An independent study of the economic impact of the last Open Championship in Scotland, at Troon in 2016, revealed that there had been a direct spend of £23 million in the Ayrshire area and £110 million in the country as a whole as a result of hosting the championship.
Every year we pore over the results of golf’s biggest team competitions for clues to the perfect way to win. And it seems every year the trends change.
For the traditional Swilcan Bridge trophy pictures the organisers missed a trick by not getting Victor Perez to sit on a bucket.
Royal Portrush wanted glory and Rory, it got just rain and pain. But the opening day of the 148th Open did provide a foundation for what could be a championship worthy of the setting on its return to Northern Ireland.
Colin Montgomerie needed some refreshment and comfort, it seemed, for his frustrations between his round and the Q&A with Andy Nicol in the Senior Open tented village just after he walked off the course.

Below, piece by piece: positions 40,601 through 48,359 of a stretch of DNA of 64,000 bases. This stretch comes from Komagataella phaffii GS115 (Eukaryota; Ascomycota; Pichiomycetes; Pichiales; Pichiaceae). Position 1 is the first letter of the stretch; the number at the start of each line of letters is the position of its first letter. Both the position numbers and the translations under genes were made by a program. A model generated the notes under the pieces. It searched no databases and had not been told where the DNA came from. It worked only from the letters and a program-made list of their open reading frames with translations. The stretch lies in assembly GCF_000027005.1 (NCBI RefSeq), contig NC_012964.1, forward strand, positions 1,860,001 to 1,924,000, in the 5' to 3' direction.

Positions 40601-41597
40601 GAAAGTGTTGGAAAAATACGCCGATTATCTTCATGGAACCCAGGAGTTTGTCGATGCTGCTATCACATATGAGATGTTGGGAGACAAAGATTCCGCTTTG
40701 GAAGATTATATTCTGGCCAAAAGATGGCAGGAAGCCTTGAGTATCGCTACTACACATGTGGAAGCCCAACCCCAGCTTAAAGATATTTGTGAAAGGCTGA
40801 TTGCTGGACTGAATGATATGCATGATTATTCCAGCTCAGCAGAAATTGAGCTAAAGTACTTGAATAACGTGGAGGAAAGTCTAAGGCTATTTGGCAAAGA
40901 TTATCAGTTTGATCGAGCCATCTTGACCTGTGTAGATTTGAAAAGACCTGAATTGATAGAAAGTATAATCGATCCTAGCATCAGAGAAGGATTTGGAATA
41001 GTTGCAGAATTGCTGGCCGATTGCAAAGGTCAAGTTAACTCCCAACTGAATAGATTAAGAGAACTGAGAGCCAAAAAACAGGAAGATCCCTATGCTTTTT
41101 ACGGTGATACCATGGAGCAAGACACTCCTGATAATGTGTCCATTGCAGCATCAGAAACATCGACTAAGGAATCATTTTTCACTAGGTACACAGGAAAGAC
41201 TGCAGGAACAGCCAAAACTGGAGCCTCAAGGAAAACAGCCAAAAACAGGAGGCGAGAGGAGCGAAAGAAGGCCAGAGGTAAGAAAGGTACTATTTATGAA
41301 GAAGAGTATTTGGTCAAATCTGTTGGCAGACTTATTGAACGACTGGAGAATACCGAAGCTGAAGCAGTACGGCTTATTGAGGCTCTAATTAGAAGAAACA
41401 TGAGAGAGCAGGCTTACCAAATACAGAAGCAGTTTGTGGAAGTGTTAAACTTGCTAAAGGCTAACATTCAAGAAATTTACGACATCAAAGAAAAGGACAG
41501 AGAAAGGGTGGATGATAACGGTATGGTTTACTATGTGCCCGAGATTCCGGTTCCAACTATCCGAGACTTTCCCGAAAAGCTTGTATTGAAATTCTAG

It’s been fun. Great fun. Actually, among the best fun you can have in sport. But it might well be over.
Even if you don’t like Rory McIlroy – and I’ve always found it a bit strange that anyone doesn’t like him – you couldn’t have wished yesterday at Royal Portrush on him.
Drumoig’s Connor Syme and last year’s Silver Medal winner Sam Locke are going back to the Open Championship after filling two of the three places available in Final Qualifying yesterday at Fairmont St Andrews.
They still just don’t get it. Not even after the repeated humiliations of 25 years.
Bronte Law's part in the Solheim Cup Glory at Gleneagles might go missing because of what happened moments later with Suzann Pettersen on the 18th, but it shouldn't.